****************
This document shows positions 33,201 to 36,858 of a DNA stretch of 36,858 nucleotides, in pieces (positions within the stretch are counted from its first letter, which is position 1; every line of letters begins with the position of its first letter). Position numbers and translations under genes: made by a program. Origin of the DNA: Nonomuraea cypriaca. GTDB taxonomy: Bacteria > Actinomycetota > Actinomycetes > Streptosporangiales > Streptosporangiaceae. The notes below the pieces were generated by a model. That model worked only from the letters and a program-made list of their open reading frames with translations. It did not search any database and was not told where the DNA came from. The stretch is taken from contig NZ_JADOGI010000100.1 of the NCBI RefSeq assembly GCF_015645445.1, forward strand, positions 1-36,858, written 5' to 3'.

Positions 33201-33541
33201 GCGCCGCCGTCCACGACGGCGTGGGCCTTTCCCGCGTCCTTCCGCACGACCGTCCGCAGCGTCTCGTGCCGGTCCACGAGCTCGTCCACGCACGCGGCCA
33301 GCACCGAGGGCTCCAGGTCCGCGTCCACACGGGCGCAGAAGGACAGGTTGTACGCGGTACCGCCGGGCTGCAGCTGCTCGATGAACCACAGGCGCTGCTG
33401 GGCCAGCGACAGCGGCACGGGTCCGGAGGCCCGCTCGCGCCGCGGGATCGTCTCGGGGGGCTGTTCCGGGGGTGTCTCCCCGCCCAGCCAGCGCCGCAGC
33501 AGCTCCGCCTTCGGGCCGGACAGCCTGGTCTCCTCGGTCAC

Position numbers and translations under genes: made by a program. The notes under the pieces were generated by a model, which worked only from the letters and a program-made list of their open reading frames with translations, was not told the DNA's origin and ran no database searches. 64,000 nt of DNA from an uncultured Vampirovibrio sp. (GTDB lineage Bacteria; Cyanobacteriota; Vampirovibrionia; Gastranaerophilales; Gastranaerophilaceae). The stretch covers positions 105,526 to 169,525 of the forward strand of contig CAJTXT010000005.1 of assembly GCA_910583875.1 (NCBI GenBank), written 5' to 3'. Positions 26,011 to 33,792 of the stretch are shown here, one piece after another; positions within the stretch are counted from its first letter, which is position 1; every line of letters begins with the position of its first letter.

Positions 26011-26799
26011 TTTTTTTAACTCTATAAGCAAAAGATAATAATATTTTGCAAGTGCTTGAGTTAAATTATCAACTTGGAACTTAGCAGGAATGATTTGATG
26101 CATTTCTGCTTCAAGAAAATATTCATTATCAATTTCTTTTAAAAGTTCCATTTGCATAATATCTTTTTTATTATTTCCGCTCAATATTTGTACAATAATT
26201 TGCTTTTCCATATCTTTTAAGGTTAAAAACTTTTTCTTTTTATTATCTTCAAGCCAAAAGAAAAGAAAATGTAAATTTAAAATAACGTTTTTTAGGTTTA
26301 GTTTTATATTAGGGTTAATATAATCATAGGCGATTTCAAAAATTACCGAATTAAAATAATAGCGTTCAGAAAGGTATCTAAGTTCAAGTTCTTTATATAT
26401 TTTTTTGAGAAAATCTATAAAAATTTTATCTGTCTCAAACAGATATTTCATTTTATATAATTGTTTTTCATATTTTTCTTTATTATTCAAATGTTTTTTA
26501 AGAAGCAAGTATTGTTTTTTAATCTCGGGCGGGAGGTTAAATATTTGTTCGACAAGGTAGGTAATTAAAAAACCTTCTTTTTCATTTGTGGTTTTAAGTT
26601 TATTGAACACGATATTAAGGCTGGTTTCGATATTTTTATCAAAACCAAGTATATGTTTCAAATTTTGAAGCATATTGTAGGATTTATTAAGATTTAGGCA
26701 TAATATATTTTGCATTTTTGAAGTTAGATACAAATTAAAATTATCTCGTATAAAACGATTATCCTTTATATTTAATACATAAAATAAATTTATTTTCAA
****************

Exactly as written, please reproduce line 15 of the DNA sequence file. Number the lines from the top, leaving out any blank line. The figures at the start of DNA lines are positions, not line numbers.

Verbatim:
26601 TATTGAACACGATATTAAGGCTGGTTTCGATATTTTTATCAAAACCAAGTATATGTTTCAAATTTTGAAGCATATTGTAGGATTTATTAAGATTTAGGCA